Your DTI ratio is the sum of your total monthly debt in relation to your gross monthly income. This includes the new monthly mortgage payment you’ll be accruing with your new property purchase. Having a higher DTI ratio typically makes you look riskier to the lender, thus giving you a higher interest rate in the end. 

Your credit score is an important indicator that lenders will be paying attention to. A higher credit score means you’re seen as less of a risk to lenders. You’re likely to pay your bills on time and probably don’t overextend your credit. Habits like these will help lenders who pull your credit see you as a responsible prospective borrower with a low risk of default. 

[Related: Think You Know How to Find Your Credit Score? Think Again]

The Economy

It’s no secret that a growing economy will drive up demand. Employed people have more money to spend and they want to get their hands on great mortgage rates just like the rest of us. 

At the other end of the economic spectrum, a recession with high unemployment rates can decrease the demand for mortgages, in turn driving down interest rates.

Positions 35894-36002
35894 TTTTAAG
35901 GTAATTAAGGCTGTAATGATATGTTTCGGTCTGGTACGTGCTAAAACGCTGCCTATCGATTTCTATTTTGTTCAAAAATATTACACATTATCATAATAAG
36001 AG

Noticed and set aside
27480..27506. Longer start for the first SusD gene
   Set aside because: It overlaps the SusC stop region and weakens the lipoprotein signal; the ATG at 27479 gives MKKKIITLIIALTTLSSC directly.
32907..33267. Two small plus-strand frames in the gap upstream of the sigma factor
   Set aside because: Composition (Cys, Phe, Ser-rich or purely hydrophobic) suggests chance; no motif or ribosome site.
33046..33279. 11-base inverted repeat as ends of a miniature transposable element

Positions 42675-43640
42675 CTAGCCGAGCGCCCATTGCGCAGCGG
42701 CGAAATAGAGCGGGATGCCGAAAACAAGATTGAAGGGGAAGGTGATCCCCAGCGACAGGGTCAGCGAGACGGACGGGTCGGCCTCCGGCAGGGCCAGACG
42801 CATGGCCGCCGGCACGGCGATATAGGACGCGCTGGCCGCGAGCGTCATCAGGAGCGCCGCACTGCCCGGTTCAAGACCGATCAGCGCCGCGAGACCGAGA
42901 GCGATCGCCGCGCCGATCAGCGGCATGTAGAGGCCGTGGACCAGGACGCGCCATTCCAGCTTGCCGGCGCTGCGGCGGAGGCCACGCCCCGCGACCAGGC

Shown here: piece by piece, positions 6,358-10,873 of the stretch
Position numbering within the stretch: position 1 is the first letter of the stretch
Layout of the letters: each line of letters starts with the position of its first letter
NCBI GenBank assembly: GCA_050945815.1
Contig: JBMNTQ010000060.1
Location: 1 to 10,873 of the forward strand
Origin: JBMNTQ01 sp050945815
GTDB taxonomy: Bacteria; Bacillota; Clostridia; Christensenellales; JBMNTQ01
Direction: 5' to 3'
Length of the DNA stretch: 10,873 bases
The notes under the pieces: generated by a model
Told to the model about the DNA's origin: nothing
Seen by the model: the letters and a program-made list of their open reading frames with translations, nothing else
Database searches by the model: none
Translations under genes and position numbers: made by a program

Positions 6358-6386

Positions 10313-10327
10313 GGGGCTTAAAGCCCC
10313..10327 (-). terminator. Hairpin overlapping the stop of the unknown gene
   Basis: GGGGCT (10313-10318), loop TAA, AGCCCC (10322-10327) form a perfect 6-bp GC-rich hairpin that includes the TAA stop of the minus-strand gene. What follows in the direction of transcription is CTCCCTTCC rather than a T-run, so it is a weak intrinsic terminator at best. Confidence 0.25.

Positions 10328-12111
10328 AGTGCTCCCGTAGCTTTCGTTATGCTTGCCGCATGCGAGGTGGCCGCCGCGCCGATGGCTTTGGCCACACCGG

The Federal Reserve and the housing market are additional factors that affect mortgage rates. While the Federal Reserve doesn’t directly set mortgage rates, they do set federal fund rates.  Financial institutions use Federal fund rates when lending to one another. 

The higher the federal fund rate, the more expensive it will be for institutions to borrow from each other. Sometimes you will see mortgage rates rise as a way to accommodate the rising federal fund rates.

[Related: Tips for Budgeting On How Much Home You Can Afford]


Inflation is one of the key benchmarks for measuring economic growth. That’s why mortgage lenders monitor the rate of inflation and adjust loan rates accordingly. 

Inflation erodes the purchasing power of dollars over time, causing mortgage lenders to have to maintain rates to ensure a real net profit. If the home mortgage rate is 4% and the inflation rate is 2%, the rate for a mortgage loan will be 2%. When inflation is too high, mortgage rates need to be adjusted to make up for diminished purchasing power. 

While inflation has held at low levels for decades, it could creep up due to stimulus issued by the government in 2020. It is worth noting that national mortgage rates can be hard to predict, so you should avoid getting a loan when rates are near record highs.